Farm Talk


May 5, 2009

Veterinarian shines light on equine disease

For many horse owners, springtime means foaling and breeding time. It also means they should be aware of a venereal disease in horses that can cause infertility in mares, according to a Kansas State University equine veterinarian.

Although it has been found in several states since December, 2008, no cases of contagious equine metritis (CEM) have been confirmed in Kansas horses to date, said Maria Soledad Ferrer, an assistant professor in K-State´s Veterinary Medicine Teaching Hospital. Six mares in south-central Kansas were exposed to three infected stallions in Indiana, but none were confirmed to have contracted the disease.

CEM is a sexually transmitted, exotic disease of horses caused by the bacterium Taylorella equigenitalis. According to the U.S. Department of Agriculture Animal and Plant Health Inspection Service (APHIS), the first case of CEM ever diagnosed was in England in 1977. The first case confirmed in the United States was in March, 1978. The disease is considered a foreign animal disease and although it has been eradicated more than once in the U.S., it has surfaced a few times since 1978.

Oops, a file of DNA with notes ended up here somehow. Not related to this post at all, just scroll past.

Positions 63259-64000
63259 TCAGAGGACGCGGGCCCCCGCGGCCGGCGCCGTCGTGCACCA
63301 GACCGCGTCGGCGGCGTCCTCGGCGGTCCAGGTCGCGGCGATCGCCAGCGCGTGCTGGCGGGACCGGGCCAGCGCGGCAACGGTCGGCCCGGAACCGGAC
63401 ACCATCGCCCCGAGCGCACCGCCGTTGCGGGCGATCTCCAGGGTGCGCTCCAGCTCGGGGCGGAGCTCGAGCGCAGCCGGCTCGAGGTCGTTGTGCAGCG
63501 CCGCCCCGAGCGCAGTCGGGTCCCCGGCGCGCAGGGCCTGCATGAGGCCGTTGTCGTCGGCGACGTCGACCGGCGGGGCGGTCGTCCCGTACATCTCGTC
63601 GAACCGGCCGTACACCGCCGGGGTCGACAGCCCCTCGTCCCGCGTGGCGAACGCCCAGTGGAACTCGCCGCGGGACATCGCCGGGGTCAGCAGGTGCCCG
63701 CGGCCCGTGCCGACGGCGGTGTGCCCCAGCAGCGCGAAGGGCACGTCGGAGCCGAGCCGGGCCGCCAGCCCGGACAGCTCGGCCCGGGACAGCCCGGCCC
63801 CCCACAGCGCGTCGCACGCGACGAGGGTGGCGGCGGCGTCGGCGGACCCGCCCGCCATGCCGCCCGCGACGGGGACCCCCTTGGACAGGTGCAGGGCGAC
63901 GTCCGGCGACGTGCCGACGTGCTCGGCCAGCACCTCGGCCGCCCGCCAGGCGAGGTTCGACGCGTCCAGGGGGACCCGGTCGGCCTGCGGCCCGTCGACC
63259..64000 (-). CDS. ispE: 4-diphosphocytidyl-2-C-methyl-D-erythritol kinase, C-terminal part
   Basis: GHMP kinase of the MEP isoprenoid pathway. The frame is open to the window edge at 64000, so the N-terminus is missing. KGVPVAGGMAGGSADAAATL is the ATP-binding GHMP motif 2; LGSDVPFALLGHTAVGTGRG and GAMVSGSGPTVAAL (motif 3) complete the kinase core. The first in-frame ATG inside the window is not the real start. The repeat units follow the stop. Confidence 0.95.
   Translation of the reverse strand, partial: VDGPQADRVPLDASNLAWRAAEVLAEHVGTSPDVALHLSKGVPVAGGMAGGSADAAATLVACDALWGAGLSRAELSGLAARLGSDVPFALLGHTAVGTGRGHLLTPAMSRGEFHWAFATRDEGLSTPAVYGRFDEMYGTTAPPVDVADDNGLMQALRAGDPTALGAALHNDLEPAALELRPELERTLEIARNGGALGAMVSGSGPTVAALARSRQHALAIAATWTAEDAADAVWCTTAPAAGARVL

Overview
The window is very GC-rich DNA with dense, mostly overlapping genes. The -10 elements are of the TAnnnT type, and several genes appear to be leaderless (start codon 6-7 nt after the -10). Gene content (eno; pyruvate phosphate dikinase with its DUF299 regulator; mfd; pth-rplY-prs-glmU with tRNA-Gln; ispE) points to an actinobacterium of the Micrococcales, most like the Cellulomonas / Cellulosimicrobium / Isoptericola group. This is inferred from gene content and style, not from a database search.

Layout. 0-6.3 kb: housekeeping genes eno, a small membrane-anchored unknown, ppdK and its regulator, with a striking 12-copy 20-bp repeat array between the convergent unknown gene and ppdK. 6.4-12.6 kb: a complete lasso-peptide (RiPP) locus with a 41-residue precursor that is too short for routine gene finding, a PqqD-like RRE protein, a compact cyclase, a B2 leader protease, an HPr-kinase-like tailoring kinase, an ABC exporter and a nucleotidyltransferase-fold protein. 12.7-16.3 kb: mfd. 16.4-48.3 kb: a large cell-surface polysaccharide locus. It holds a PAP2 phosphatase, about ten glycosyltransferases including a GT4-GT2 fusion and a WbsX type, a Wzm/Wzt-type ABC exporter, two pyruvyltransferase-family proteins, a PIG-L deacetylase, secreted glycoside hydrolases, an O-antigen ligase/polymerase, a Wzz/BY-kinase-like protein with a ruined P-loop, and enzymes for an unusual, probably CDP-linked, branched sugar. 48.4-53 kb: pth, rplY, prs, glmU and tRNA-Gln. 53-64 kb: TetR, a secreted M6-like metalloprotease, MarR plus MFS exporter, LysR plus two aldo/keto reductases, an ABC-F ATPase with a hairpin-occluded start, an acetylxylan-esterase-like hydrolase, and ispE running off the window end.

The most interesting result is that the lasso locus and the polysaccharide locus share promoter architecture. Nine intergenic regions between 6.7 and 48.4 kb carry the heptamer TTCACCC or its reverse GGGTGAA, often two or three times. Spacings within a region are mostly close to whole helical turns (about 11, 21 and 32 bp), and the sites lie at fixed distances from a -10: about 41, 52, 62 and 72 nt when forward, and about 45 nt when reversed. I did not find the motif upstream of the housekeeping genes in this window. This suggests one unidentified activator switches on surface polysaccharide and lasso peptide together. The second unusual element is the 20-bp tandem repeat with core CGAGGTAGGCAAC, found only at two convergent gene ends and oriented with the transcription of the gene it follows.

According to an April 10 update by APHIS, 17 stallions and five mares in the United States have been confirmed as positive for T. equigenitalis by the USDA´s National Veterinary Services Laboratories. In addition, locations have been confirmed for 733 additional horses exposed to the bacterium. The 755 horses are located in 47 states. All positive horses, and all exposed horses that have been located, are currently under quarantine or hold order. Testing and treatment are being put into action.

There is no evidence that CEM affects people, according to APHIS K-State veterinarian Ferrer answered several questions about CEM.

•What should horse owners look for? There are no obvious external signs in stallions. Infected mares can experience temporary infertility. Mares with active inflammation present a thick mucoid vulvar discharge. Some mares may become carriers, and while they remain infective, they show no external signs.

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